Gamma-ray spectra and doses from the Little Boy replica [electronic resource].
- Los Alamos, N.M. : Los Alamos National Laboratory, 1984.
Oak Ridge, Tenn. : Distributed by the Office of Scientific and Technical Information, U.S. Dept. of Energy.
- Physical Description:
- Pages: 10 : digital, PDF file
- Additional Creators:
- Los Alamos National Laboratory and United States. Department of Energy. Office of Scientific and Technical Information
- Restrictions on Access:
- Free-to-read Unrestricted online access
- Most radiation safety guidelines in the nuclear industry are based on the data concerning the survivors of the nuclear explosions at Hiroshima and Nagasaki. Crucial to determining these guidelines is the radiation from the explosions. We have measured gamma-ray pulse-height distributions from an accurate replica of the Little Boy device used at Hiroshima, operated at low power levels near critical. The device was placed outdoors on a stand 4 m from the ground to minimize environmental effects. The power levels were based on a monitor detector calibrated very carefully in independent experiments. High-resolution pulse-height distributions were acquired with a germanium detector to identify the lines and to obtain line intensities. The 7631 to 7645 keV doublet from neutron capture in the heavy steel case was dominant. Low-resolution pulse-height distributions were acquired with bismuth-germanate detectors. We calculated flux spectra from these distributions using accurately measured detector response functions and efficiency curves. We then calculated dose-rate spectra from the flux spectra using a flux-to-dose-rate conversion procedure. The integral of each dose-rate spectrum gave an integral dose rate. The integral doses at 2 m ranged from 0.46 to 1.03 mrem per 10/sup 13/ fissions. The output of the Little Boy replica can be calculated with Monte Carlo codes. Comparison of our experimental spectra, line intensities, and integral doses can be used to verify these calculations at low power levels and give increased confidence to the calculated values from the explosion at Hiroshima. These calculations then can be used to establish better radiation safety guidelines. 7 references, 7 figures, 2 tables.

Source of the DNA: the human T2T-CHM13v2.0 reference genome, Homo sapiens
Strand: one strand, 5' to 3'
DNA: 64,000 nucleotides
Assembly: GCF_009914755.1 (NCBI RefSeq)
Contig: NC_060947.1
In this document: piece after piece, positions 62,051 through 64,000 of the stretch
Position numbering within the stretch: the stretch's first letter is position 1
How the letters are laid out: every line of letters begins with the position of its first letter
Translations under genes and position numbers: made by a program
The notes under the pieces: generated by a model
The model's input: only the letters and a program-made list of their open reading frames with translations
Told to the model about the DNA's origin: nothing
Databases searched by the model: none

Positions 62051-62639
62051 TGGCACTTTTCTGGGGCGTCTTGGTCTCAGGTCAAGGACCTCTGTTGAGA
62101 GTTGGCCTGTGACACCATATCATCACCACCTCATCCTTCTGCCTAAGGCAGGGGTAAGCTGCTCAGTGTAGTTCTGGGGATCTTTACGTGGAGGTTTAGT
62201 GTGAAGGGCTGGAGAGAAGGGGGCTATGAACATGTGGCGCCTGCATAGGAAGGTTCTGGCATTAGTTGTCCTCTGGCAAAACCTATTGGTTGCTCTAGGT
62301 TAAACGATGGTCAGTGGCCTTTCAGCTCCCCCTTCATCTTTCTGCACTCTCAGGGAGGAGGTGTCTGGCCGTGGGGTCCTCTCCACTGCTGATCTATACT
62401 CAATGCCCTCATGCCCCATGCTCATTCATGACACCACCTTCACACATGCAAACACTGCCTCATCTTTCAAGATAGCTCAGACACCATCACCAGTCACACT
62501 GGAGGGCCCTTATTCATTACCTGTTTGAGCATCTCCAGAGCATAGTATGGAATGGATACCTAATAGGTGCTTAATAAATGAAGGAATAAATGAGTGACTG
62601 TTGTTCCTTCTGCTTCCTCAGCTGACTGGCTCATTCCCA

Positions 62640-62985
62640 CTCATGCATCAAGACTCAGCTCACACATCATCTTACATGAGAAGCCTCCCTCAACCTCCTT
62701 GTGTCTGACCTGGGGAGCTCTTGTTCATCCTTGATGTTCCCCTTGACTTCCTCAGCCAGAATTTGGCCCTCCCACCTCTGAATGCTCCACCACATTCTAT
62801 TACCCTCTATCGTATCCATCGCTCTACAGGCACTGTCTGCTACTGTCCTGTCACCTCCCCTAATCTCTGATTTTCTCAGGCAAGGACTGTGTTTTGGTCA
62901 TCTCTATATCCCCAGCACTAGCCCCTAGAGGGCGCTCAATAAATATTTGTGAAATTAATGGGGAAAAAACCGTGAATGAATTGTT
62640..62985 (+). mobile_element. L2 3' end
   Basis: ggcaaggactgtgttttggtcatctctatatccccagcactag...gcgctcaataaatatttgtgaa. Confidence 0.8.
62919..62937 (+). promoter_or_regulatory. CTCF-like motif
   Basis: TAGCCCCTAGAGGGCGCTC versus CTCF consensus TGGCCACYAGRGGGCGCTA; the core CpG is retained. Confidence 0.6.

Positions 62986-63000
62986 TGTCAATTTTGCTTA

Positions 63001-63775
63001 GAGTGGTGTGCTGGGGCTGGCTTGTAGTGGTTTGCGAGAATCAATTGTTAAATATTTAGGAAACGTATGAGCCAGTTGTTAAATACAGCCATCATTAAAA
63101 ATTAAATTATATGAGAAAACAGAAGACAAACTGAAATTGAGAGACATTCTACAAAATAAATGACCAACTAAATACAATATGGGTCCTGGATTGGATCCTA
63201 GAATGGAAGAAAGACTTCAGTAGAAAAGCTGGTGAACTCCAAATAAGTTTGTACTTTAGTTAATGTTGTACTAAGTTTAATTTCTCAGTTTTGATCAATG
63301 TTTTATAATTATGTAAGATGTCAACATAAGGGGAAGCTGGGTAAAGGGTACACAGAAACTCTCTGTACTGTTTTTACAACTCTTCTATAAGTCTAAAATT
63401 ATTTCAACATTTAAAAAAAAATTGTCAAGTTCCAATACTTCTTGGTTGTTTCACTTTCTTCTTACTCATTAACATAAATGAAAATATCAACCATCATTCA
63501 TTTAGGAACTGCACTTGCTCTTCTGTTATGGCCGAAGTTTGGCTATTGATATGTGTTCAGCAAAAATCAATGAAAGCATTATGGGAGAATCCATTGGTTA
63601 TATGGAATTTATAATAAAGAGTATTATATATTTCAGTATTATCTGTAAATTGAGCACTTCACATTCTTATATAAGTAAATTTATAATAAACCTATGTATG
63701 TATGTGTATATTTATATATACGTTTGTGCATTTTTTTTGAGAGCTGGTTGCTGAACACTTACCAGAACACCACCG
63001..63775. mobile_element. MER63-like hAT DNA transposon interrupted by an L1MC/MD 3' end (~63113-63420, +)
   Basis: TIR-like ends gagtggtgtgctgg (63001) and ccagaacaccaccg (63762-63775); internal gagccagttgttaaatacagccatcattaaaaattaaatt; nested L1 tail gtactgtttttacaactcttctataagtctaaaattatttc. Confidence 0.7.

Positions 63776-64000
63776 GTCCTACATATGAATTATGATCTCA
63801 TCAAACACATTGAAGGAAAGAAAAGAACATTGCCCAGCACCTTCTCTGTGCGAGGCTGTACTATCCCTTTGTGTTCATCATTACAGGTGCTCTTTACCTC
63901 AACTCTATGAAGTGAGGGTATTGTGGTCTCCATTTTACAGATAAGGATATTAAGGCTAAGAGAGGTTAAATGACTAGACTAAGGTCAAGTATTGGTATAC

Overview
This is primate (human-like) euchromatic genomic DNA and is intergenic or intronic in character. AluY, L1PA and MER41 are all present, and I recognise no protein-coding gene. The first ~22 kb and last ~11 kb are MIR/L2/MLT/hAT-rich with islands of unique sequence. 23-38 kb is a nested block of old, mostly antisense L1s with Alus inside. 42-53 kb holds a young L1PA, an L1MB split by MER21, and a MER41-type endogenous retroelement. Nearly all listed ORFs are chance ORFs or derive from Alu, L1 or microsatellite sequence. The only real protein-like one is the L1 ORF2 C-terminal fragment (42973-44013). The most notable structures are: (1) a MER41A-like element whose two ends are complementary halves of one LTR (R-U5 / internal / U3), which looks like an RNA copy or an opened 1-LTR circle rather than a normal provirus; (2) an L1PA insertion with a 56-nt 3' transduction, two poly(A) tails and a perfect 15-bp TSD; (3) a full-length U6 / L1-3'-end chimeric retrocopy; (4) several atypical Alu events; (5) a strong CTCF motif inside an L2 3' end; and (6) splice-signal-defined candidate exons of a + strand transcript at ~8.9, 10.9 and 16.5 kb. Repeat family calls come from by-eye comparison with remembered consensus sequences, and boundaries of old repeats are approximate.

- Report Numbers:
- E 1.99:la-ur-84-1613
E 1.99: conf-840627-7
- Other Subject(s):
- Published through SciTech Connect.
29. annual meeting of the Health Physics Society, New Orleans, LA, USA, 3 Jun 1984.
Lucas, M.C.; Moss, C.E.; Hamm, M.E.; Tisinger, E.W.
- Funding Information:
View MARC record | catkey: 14657333